Wyoming Pilots New program in Elk Hunt Area 7

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A new pilot program underway in elk hunt area 7 near Douglas will provide more opportunities for hunters to harvest an antlerless elk while reducing damage these animals cause to private lands.

The North Laramie Peak Hunter Management and Access Program (HMAP) is designed to address increasing elk numbers in hunt area 7, primarily in the La Prele Creek drainage south of Douglas. The Wyoming Game and Fish Department estimates there are approximately 9,800 elk in the Laramie Peak/Muddy Mountain Herd Unit, with 8,000 of these animals residing within hunt area 7. The population objective for the herd unit is 5,000 animals.

Limited hunter access to private lands within this hunt area has provided refuge for large numbers of elk and made it difficult for wildlife managers to keep the herds within population objectives. The program will represent a unique new way for landowners, sportsmen and WGFD personnel to work together to address elk management issues.

The program provides a new opportunity for hunters to access private lands to harvest a cow elk," said Lee Knox, Hunt Management Coordinator for the Wyoming Game and Fish Department. Knox will work with landowners to identify areas where the elk are congregating on private lands and then help point pre-selected hunters to those locations. "We're trying to place hunters where the elk are to give them the best opportunity to harvest an animal," he said. Knox will not serve as a guide and will not necessarily accompany hunters in the field. He reminds hunters to come prepared for a day in the backcountry. "This is a real elk hunt in rugged country, so plan accordingly. It's not going to be like shooting fish in a barrel."

The program runs from Nov. 21, 2010 until Jan. 31, 2011. It is open to antlerless elk hunting for persons with valid elk area 7- type 1, 4, 6 and 8 elk license. Each 3-day hunt period will have a limit of 15 hunters. Once the limit has been reached that hunt period will no longer be an available option. All applicants will be required to attend an orientation session on the first morning of their hunt at the Old Moss Agate School. After applicants have selected an available time period they will be able to print off permission and vehicle identification slips, ranch rules and a map containing directions to the Old Moss Agate School from the WGFD website at http://gf.state.wy.us/". Hunters who have purchased licenses through the WGFD website or through the IPOS system will need to register as a new user. Hunters who have purchased licenses through any draw should already be in the system.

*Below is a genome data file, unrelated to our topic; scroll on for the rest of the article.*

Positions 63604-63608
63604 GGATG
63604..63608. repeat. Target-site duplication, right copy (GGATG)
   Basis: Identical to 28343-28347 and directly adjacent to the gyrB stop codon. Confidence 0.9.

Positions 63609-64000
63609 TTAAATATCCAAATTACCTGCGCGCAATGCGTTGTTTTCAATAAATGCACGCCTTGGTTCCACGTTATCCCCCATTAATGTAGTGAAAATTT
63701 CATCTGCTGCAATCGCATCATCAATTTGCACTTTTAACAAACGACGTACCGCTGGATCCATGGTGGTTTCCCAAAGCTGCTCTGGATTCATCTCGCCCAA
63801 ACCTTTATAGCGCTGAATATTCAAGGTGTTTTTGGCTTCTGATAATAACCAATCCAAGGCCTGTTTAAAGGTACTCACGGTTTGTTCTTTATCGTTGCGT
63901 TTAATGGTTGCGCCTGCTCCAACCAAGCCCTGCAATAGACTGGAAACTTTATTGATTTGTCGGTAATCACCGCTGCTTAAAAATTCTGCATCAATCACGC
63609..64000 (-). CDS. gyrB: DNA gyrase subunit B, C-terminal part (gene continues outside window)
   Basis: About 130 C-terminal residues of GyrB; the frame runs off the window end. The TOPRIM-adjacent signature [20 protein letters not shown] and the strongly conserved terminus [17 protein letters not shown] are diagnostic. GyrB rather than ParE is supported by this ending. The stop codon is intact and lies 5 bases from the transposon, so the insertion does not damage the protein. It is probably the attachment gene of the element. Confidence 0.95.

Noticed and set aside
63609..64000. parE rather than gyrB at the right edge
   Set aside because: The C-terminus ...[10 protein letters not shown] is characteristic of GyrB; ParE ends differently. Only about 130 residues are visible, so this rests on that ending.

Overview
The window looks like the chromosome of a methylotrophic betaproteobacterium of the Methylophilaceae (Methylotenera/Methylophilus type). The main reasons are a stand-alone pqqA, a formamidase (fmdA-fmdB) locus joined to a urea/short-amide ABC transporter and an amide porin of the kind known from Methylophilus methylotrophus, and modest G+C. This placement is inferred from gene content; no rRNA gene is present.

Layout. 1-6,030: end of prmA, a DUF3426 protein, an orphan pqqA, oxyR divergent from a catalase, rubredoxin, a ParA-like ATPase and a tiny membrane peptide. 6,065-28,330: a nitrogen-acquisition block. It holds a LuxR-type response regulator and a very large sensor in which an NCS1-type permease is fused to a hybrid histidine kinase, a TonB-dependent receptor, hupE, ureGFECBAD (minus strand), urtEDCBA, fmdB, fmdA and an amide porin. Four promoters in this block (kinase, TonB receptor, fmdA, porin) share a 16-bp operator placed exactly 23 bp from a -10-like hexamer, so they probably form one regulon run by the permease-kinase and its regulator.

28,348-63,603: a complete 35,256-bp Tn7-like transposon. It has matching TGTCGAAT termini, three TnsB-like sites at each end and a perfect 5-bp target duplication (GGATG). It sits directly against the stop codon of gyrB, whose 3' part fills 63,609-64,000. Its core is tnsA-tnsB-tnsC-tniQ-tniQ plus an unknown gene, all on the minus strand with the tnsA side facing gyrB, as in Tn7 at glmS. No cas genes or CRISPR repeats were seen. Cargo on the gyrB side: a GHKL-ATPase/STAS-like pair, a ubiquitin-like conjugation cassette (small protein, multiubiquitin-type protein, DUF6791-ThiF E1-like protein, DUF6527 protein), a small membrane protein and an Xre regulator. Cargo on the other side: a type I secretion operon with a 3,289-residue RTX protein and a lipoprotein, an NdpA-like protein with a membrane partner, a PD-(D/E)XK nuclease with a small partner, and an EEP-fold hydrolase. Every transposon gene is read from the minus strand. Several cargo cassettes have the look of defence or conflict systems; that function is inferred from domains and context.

Hunters will only be granted access to hunt on specific dates, and are asked not to contact any participating landowners for permission or location of elk. Hunters with valid elk area 7 licenses may apply now.

Hunters may also sign up on a standby list used to "fill the gaps" throughout the elk season. Knox may call additional hunters from the standby list on a first-come, first-served basis if elk are still available after all the scheduled hunters have had a chance to harvest elk in each time period. However, if elk are not present on enrolled lands, there will not be a need to place hunters at that time.

It is essential that hunters practice good ethics and behavior while hunting on private lands. It is the hunter's responsibility to know and comply with all ranch rules as well as WGFD regulations, which are both on the WGFD website. "The chance to hunt on these private lands is a privilege. The success of this program and future hunting opportunities on these lands depends on hunter compliance with all ranch rules and Game and Fish rules and regulations," Knox said.


CVC's picture

Yes, it does sound like a

Yes, it does sound like a wonderful opportunity for hunters.  As the article points out the hunters need to be on their best behavior.  I recall a similar program and the hunters while acting legally, arrowed some elk in front of passerbys that were photographing the elk.  It create some controversy and negative PR for the hunters and the program.

As always, hunters must be stellar citizens and consider how we look in the public eye. 

ecubackpacker's picture

This program sounds like an

This program sounds like an excellent opportunity for hunters to access private ranches for some rewarding hunting. Hopefully the hunters are conduct themselves in a responsible manner to insure future hunts this one. It should be a great way for a select few to harvest some elk for the freezer.

I'm guessing it is open to non-residents alike. That's a hunt I would like to try in the future.